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Boone County school officials may issue identification cards to students to enhance bus safety | #schoolsaftey


Aaron Gillum said he’s been getting calls from parents with students in the Boone County School District because he makes a living protecting sensitive data.”For 25 years, I have experience in secure data transmission,” Gillum said.Gillum is currently fielding questions about Z Pass identification cards.”I have had dozens of conversations over the last, probably, week-and-a-half as this kind of came to the forefront — where people becoming more aware, ‘Hey, I’m hearing something about this. What do you know about this?'” Gillum said.Barbara Brady, a spokeswoman for Boone County schools, said the cards, if approved by board members, will represent the second phase of a comprehensive bus tracking effort launched last year.Brady said the cards contain a passive radio frequency identification chip that will only be used to identify if a student is on a particular school bus. She said the cards can’t be used to track students.Gillum understands that’s the case but remains skeptical.”How secure is this product across the board, really?” he said.Gillum wonders if district leaders have fully vetted the company behind the Z Pass technology — and reviewed industry-standard reports describing how the cards work.”When I started talking to my school board member and said, ‘Hey, have you seen this type of report? Did you see any kind of analysis on this?’ It was very deer in the headlights,” he said.In a statement, Boone County School officials said their plans call for the cards to only be activated and used on school buses equipped with card readers. They compare that kind of functionality to what many adults are used to when using ID cards to enter buildings. They say the passive RFID technology can also be found in things like debit and library cards.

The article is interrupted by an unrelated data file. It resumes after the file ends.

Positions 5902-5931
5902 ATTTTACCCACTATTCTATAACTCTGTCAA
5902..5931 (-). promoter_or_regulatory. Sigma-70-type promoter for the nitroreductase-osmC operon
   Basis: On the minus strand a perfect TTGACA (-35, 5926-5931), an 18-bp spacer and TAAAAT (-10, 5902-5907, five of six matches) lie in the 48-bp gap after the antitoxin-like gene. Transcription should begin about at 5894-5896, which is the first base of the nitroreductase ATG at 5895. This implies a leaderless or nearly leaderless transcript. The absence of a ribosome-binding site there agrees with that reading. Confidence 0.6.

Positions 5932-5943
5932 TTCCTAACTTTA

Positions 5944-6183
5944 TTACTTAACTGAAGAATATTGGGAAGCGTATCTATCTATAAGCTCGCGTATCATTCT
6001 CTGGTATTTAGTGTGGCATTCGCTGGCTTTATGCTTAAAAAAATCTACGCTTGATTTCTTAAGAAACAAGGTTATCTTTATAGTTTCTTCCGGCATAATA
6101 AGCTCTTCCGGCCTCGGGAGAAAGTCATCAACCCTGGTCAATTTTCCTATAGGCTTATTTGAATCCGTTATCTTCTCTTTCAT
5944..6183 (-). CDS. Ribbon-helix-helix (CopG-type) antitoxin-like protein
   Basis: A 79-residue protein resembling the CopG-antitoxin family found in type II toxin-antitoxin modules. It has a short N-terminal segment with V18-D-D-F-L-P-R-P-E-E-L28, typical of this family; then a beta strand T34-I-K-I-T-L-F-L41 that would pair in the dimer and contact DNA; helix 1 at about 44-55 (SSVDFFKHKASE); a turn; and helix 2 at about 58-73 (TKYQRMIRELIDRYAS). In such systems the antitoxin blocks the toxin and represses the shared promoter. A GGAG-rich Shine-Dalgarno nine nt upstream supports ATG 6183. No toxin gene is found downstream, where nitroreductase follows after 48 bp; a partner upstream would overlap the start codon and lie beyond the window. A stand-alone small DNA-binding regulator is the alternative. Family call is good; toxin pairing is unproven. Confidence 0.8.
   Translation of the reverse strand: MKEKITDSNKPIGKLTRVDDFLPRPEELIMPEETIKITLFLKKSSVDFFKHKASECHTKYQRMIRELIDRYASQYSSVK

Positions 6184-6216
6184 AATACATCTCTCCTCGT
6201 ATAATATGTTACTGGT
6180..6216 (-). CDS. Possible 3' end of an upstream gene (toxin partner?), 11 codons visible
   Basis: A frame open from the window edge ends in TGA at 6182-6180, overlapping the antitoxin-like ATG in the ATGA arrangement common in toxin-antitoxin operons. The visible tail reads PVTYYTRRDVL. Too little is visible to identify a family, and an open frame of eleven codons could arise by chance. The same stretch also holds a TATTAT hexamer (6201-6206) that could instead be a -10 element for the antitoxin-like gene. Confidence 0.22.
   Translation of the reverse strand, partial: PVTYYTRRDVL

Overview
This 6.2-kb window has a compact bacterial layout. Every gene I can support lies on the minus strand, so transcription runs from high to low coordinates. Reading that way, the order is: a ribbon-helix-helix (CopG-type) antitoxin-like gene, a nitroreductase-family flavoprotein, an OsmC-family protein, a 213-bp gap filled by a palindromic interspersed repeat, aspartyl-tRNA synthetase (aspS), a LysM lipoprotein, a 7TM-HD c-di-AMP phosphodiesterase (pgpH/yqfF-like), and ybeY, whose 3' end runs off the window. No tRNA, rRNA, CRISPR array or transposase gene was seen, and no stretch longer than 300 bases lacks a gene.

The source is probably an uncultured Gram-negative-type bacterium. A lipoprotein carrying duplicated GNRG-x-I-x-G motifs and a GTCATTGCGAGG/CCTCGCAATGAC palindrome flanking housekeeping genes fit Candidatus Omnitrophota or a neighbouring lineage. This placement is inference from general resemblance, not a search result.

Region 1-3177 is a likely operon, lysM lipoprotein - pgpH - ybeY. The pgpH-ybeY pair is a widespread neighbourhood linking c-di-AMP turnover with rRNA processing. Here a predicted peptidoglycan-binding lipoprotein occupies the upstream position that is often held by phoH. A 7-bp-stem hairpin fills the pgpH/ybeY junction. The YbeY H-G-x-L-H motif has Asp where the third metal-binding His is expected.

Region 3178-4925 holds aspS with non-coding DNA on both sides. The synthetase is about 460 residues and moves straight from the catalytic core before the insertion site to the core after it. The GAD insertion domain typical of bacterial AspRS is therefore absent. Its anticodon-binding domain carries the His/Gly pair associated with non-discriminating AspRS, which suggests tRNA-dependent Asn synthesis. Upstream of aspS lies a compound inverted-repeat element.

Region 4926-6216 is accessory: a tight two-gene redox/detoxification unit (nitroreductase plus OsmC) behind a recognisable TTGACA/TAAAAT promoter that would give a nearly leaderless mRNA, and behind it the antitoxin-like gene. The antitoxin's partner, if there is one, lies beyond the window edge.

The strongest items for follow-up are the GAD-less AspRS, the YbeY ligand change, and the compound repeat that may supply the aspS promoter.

Aaron Gillum said he’s been getting calls from parents with students in the Boone County School District because he makes a living protecting sensitive data.

“For 25 years, I have experience in secure data transmission,” Gillum said.

Gillum is currently fielding questions about Z Pass identification cards.

“I have had dozens of conversations over the last, probably, week-and-a-half as this kind of came to the forefront — where people becoming more aware, ‘Hey, I’m hearing something about this. What do you know about this?'” Gillum said.

Barbara Brady, a spokeswoman for Boone County schools, said the cards, if approved by board members, will represent the second phase of a comprehensive bus tracking effort launched last year.

Brady said the cards contain a passive radio frequency identification chip that will only be used to identify if a student is on a particular school bus. She said the cards can’t be used to track students.

Gillum understands that’s the case but remains skeptical.

“How secure is this product across the board, really?” he said.

Gillum wonders if district leaders have fully vetted the company behind the Z Pass technology — and reviewed industry-standard reports describing how the cards work.

“When I started talking to my school board member and said, ‘Hey, have you seen this type of report? Did you see any kind of analysis on this?’ It was very deer in the headlights,” he said.

In a statement, Boone County School officials said their plans call for the cards to only be activated and used on school buses equipped with card readers. They compare that kind of functionality to what many adults are used to when using ID cards to enter buildings. They say the passive RFID technology can also be found in things like debit and library cards.



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